On July 15, 2008, the U.S. House Judiciary Subcommittee on Commercial and Administrative Law approved three bills that would prohibit the use of binding arbitration clauses in several types of routine consumer, business and employment contracts. These proposed, sweeping changes in the use of arbitration in commercial disputes would have broad impact on businesses and fundamentally alter the risk and cost structure of routine business dispute resolution. Companies that rely on arbitration clauses as a way to limit litigation costs and avoid runaway jury awards may no longer be able to do so.
Sponsored by U.S. Rep. Hank Johnson (D-Ga.), the "Arbitration Fairness Act of 2007," H.R. 3010, is the broadest piece of legislation offered. It would bar pre-dispute binding arbitration clauses in certain consumer, employment and franchise contracts, as well as for disputes arising under statutes aimed at protecting civil rights or regulating transactions between parties without equal bargaining power. Senator Russ Feingold (D-Wis.) authored companion legislation, S. 1782, which is expected to be marked up by the full Judiciary Committee.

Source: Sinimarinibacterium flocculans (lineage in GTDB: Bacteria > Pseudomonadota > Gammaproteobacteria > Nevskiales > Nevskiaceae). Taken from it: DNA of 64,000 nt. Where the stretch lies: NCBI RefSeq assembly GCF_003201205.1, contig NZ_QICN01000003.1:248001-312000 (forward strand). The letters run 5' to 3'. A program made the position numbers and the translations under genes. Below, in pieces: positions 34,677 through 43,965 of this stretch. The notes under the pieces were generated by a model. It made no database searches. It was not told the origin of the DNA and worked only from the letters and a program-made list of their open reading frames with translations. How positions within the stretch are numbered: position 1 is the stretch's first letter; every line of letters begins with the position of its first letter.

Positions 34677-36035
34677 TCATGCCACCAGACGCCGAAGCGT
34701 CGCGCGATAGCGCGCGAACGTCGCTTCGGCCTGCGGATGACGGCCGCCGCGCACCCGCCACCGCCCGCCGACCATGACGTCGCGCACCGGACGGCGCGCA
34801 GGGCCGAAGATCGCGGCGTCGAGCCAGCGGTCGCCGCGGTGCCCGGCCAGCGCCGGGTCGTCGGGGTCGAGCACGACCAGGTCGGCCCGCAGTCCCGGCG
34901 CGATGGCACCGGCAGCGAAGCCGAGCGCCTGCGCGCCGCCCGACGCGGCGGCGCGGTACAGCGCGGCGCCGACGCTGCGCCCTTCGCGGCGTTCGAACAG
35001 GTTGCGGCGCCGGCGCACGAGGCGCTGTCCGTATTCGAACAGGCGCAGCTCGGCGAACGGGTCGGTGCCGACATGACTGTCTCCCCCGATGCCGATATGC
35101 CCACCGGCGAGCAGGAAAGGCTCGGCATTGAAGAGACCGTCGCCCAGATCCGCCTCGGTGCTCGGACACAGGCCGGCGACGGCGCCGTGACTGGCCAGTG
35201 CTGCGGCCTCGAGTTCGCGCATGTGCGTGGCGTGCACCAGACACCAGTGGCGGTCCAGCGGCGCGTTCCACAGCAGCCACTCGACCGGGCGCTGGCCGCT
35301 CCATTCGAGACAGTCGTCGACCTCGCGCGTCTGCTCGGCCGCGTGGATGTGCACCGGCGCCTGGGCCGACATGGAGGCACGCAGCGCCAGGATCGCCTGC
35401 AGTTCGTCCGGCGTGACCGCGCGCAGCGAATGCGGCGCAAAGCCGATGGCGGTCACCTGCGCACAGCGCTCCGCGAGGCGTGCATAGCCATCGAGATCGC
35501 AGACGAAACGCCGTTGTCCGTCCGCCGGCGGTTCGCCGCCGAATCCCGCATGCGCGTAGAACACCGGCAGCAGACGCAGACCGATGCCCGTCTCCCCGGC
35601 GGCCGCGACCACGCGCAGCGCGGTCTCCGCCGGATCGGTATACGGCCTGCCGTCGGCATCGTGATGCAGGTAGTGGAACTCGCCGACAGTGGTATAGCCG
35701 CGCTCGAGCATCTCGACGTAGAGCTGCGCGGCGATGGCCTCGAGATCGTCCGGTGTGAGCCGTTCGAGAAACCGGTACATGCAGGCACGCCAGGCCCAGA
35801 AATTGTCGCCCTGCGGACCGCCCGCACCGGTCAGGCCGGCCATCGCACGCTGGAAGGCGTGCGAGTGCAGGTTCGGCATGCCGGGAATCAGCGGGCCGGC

The "Fairness in Nursing Home Arbitration Act of 2008," H.R. 6126, pertains to the use of pre-dispute arbitration agreements entered into at any time during or after the admission process. The bill would prohibit nursing homes from requiring residents to forego litigation upon admission. Any agreement made between homes and residents or their families to arbitrate a dispute would be rendered invalid if the agreement were made before the dispute occurred. The bill cleared the House Judiciary Committee on July 30; the Senate version of the legislation (S. 2838) awaits consideration by the Judiciary Subcommittee on Antitrust, Competition Policy and Consumer Rights.
The third measure, the "Automobile Arbitration Fairness Act of 2008," H.R. 5312, would bar auto dealers from requiring mandatory arbitration. The bill would require that when settling disputes with dealers, all buyers must be given the option of pursuing arbitration or going to court.